The realisation of the creature made Barry very unhappy: “In the end it didn’t work at all, and I find the whole experience of that story unpleasant to talk about as a result. The monster is such an important part of a Doctor Who plot that if it fails, the whole serial tends to be ruined,” he’d said in an earlier interview, in DWM 99 (1985). Was he right, though?

Perhaps he’d have been persuaded otherwise if he’d been a reader of the famous pop and rock weekly New Musical Express. In a Dangerous Visions column from November 1979, critic Stuart Johnston insisted that The Creature from the Pit had been “vastly superior” to ITV’s prestigious sci-fiepic Quatermass, starring Sir John Mills, which had aired in four parts over the same four-week period, between Wednesday 24 October and Wednesday 14 November. Tom Baker, he wrote, was “a superior actor to the over-rated Mills anyway” – and, even though Doctor Who’s props and special effects were bound to be “cheap and nasty… we know that the show’s creators know that too – and they know that we know.” The humour, he continued, “seldom reaches a standard higher than childish but it’s good childish, not Crackerjack childish.” The bandits, for example, were “heavy metal freaks – brainless, hairy nurds [sic] obsessed by metal who provide the low-brow buffoonery which even Shakespeare was not ashamed to stoop to…” The monster may have been “a cheapo-cheapo giant air-filled polythene bag” but it didn’t seem to matter: “You can keep your pretentious nonsense… give me that heady Dr Who mixture any day.”

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About Doctor Who Magazine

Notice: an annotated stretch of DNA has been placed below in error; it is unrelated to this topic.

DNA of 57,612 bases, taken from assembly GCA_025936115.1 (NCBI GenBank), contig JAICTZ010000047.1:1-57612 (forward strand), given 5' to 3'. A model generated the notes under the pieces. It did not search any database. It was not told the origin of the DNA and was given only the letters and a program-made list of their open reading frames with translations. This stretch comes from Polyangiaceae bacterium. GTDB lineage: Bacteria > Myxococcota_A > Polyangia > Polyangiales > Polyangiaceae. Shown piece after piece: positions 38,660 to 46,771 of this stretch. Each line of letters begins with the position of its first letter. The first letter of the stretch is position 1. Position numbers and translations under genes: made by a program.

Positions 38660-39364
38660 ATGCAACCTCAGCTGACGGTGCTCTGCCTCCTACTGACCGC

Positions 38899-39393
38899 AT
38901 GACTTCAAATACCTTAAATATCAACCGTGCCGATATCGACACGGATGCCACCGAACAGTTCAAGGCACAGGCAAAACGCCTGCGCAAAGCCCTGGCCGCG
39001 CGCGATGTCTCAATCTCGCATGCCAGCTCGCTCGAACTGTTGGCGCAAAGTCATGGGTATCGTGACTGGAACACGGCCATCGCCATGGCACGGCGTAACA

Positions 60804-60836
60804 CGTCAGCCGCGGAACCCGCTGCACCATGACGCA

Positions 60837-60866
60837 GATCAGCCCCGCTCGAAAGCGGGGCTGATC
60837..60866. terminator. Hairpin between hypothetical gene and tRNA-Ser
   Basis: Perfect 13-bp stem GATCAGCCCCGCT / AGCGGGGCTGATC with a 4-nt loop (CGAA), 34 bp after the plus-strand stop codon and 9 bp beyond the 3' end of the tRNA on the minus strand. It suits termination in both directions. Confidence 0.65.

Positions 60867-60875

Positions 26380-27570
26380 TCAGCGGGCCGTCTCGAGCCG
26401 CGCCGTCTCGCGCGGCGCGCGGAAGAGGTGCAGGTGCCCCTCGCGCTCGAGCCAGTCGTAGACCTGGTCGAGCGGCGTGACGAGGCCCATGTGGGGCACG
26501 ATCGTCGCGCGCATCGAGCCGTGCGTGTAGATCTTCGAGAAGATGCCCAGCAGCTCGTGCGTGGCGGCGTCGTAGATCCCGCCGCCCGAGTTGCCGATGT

DOCTOR WHO MAGAZINE CELEBRATES ITS 40TH ANNIVERSARY! The celebratory issue comes with: • A 32-PAGE SUPPLEMENT featuring an index of DWM and its sister publications, from 1979 to the present day. • A DOWNLOAD CODE for 11 complete hour-long audio adventures from Big Finish. Other highlights of this issue include: • Exclusive interviews with showrunners Chris Chibnall, Russell T Davies and Steven Moffat. • Doctor Who Weekly’s founding editor Dez Skinn and its original features writer Jeremy Bentham reunite to discuss the magazine’s earliest days. • Doctor Who writer Paul Cornell pays tribute to his friend and mentor Terrance Dicks. • A previously unpublished interview with Terrance Dicks, in which he remembers his working life away from Doctor Who. • Highlights from the original, unpublished manuscript of The Eight Doctors, Terrance’s first commission for BBC Books’ range of original Doctor Who novels. • Professional Doctor Who fiction writers select highlights of Terrance’s Target novelisations and other books. • A look back at how readers’ views of Doctor Who episodes, as expressed in DWM’s Season Survey results, have evolved over the last four decades. • The Fact of Fiction explores the 1979 story The Creature from the Pit. • A fiendishly difficult quiz, all about the first 40 years of Doctor Who Magazine. • Part Two of Mistress of Chaos, a new comic-strip adventure featuring the Thirteenth Doctor and her friends. • Audio reviews, previews, news, prize-winning competitions and much, much more! PLEASE NOTE: THIS DIGITAL MAGAZINE DOES NOT COME WITH THE DVD AVAILABLE WITH PHYSICAL COPIES OF DWM 544